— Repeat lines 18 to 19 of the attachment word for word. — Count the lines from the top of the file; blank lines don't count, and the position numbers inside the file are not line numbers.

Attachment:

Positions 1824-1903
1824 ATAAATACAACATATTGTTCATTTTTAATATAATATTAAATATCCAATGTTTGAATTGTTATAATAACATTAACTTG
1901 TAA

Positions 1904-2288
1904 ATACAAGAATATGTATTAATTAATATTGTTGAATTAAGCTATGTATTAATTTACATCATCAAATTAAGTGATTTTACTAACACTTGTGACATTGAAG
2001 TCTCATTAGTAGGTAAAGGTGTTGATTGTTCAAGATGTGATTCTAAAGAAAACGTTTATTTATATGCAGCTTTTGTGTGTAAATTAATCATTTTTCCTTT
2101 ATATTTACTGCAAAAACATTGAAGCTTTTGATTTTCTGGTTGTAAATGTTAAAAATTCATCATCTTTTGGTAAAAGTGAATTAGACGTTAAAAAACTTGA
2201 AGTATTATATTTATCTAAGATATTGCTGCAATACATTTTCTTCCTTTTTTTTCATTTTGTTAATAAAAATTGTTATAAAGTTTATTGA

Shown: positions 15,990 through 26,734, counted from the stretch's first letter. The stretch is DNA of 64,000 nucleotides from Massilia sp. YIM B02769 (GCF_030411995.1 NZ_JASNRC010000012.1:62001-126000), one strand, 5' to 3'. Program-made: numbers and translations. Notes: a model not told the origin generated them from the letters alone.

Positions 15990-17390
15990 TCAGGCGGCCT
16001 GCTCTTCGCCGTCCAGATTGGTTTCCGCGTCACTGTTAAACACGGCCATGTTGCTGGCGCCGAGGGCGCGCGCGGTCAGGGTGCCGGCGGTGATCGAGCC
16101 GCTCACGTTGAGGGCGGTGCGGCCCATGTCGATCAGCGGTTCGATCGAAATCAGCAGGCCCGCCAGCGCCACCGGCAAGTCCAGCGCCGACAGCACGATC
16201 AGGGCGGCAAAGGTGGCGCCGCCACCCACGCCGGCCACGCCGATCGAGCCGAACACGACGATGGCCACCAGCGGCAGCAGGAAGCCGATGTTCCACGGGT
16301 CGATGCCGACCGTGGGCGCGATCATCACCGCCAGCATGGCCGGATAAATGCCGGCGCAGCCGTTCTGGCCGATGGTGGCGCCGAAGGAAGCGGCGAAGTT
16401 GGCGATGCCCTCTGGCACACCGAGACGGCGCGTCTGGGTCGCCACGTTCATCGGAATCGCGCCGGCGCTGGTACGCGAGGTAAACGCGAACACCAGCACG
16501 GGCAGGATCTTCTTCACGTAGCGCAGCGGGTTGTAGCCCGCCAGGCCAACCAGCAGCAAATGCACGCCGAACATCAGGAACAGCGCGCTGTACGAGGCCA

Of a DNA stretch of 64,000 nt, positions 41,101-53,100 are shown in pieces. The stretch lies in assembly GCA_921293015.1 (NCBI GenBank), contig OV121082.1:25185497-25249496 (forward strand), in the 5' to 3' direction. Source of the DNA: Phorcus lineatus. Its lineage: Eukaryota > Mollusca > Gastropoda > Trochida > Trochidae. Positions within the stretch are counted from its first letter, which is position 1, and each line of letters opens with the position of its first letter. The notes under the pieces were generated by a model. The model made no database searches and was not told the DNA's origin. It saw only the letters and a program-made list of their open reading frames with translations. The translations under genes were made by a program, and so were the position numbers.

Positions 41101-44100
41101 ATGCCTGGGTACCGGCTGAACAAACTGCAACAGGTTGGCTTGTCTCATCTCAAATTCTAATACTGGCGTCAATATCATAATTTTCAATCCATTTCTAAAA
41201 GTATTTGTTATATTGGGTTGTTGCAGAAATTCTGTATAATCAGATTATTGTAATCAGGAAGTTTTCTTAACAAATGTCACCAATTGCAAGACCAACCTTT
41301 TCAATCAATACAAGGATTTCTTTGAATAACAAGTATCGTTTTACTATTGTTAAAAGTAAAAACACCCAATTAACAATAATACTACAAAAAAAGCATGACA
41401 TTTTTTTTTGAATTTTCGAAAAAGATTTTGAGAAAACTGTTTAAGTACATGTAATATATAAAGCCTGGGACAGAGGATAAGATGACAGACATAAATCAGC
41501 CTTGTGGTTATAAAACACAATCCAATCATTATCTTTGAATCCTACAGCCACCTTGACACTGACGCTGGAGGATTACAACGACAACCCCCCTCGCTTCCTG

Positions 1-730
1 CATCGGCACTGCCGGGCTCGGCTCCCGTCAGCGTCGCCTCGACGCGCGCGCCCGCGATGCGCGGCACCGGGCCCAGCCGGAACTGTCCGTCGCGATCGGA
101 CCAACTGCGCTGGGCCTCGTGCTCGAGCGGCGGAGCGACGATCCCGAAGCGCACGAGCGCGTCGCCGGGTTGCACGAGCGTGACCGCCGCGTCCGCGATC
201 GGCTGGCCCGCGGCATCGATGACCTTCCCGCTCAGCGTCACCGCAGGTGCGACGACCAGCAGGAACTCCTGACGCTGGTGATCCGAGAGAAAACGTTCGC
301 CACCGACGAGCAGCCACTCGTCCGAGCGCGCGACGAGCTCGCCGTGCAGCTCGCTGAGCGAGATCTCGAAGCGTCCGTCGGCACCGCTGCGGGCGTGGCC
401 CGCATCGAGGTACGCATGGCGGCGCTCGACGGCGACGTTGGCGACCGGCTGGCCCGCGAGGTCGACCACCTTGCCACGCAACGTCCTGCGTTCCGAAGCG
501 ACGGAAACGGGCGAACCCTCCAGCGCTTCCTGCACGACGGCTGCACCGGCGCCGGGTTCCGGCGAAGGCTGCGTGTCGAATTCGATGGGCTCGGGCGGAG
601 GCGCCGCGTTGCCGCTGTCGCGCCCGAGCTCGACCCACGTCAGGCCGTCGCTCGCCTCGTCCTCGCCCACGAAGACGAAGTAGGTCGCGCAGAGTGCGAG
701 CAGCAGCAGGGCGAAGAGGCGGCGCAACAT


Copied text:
Of a DNA stretch of 64,000 nt, positions 41,101-53,100 are shown in pieces. The stretch lies in assembly GCA_921293015.1 (NCBI GenBank), contig OV121082.1:25185497-25249496 (forward strand), in the 5' to 3' direction. Source of the DNA: Phorcus lineatus. Its lineage: Eukaryota > Mollusca > Gastropoda > Trochida > Trochidae. Positions within the stretch are counted from its first letter, which is position 1, and each line of letters opens with the position of its first letter. The notes under the pieces were generated by a model. The model made no database searches and was not told the DNA's origin. It saw only the letters and a program-made list of their open reading frames with translations. The translations under genes were made by a program, and so were the position numbers.

Positions 41101-44100